On Thursday, Tennessee House Majority Leader State Rep. Glen Casada (R-Thompsons Station) and Republican Caucus Chairman State Rep. Ryan Williams (R-Cookeville) called for an investigation into the removal of two Confederate statues Wednesday evening from property that was owned by the City of Memphis until just a few hours earlier.
“Last night, the Memphis City Council unanimously approved the sale of the Health Sciences Park and Fourth Bluff Park under the cover of night to a private entity. For years, these two parks have housed the statues of Nathan Bedford Forrest and Jefferson Davis,” the statement began.
Casada and Williams noted that “within an hour following the vote … cranes were spotted shortly thereafter to remove both statues,” adding:
Multiple questions have been raised involving the legality of these actions, including:
- Did Memphis officials violate sunshine laws by coordinating this sale outside of the public eye?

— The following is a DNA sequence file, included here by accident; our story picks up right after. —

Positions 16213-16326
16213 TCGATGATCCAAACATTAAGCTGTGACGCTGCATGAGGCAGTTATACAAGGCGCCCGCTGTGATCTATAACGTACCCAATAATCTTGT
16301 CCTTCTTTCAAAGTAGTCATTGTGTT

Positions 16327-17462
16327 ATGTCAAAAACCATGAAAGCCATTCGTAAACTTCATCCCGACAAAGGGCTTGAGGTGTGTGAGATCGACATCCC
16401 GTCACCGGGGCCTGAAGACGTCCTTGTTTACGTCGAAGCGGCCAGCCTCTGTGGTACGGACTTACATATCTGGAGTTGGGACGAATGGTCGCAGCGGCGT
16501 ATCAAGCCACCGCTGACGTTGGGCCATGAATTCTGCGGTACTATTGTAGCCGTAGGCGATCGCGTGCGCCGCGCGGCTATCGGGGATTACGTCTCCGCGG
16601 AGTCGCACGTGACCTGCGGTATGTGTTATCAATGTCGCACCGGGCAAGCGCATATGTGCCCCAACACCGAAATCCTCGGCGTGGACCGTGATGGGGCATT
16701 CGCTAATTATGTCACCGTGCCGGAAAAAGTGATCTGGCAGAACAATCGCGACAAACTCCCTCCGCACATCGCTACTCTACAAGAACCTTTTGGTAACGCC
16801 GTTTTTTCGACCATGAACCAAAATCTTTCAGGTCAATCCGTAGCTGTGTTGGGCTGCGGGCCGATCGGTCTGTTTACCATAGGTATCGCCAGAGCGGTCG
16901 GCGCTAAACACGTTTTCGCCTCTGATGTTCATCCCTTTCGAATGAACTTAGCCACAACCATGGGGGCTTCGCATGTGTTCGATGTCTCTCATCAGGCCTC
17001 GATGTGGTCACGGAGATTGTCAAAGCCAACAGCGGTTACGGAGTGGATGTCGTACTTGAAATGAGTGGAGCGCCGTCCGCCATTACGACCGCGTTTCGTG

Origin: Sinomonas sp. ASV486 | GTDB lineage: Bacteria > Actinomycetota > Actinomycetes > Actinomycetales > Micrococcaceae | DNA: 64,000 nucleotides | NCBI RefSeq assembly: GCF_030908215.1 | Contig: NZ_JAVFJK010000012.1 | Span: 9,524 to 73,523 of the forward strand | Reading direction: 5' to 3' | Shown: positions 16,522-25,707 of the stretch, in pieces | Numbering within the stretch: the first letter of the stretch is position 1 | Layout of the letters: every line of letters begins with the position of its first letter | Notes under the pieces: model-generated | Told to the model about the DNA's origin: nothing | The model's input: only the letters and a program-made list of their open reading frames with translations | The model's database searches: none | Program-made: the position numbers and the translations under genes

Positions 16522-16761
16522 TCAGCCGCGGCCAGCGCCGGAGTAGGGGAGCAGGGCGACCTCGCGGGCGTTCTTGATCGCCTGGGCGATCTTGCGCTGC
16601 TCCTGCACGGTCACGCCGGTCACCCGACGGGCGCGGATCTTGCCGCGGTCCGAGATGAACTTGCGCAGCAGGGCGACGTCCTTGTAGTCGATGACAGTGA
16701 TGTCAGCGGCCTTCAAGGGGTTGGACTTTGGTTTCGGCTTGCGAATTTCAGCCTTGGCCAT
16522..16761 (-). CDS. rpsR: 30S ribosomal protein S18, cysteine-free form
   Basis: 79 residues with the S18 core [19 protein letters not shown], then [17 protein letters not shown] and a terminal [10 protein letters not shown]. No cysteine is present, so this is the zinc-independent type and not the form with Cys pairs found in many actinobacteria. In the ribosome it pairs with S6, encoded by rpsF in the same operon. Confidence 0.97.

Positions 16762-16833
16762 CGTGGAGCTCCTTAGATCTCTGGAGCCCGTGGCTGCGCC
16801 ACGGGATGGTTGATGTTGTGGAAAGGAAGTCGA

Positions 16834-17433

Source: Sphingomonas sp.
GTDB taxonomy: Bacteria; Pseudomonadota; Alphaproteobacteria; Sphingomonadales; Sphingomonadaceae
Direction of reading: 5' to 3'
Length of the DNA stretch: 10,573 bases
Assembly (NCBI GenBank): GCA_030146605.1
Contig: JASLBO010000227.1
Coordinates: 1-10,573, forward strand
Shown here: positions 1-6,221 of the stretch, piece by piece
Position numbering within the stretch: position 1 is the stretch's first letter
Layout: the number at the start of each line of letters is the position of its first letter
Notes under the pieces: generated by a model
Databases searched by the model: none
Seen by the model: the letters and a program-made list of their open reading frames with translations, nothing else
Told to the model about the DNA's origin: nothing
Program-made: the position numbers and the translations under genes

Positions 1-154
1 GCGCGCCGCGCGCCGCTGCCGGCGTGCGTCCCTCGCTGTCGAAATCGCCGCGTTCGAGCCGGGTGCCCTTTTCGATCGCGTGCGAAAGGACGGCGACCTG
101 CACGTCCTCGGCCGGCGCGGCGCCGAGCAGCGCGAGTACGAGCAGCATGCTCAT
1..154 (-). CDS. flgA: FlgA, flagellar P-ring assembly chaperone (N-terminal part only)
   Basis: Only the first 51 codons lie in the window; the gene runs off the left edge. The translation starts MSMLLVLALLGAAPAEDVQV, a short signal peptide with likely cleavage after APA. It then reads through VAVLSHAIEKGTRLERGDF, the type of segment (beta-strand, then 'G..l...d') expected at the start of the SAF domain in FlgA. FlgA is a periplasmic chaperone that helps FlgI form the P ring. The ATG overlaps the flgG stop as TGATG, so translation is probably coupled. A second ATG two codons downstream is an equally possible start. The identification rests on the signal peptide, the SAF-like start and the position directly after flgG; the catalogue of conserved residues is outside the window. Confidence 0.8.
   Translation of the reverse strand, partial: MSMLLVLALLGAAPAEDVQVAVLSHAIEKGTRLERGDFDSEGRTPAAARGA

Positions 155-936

- Did anyone gain financially from the rapid and clear undervalued sale of these two properties?
- Were existing state statutes violated related to the removal or relocation of these memorials?
With these and many additional questions still unanswered, we will immediately begin work in conjunction with the Speaker, the Attorney General, the Comptroller’s office, and other stakeholders to further investigate this situation and recommend action to the full body of the legislature.
The Tennessee Historical Commission has already voted to deny the city’s application to remove these statues and this decision in Shelby County, at a minimum, completely violates both the spirit and intent of state law in protecting Tennessee history. We are governed by the rule of law here in Tennessee and these actions are a clear infringement of this principle and set a dangerous precedence for our state.
“We look forward to beginning this investigation and addressing this important constitutional issue as we prepare for the 2018 legislative session in Nashville,” the statement concluded.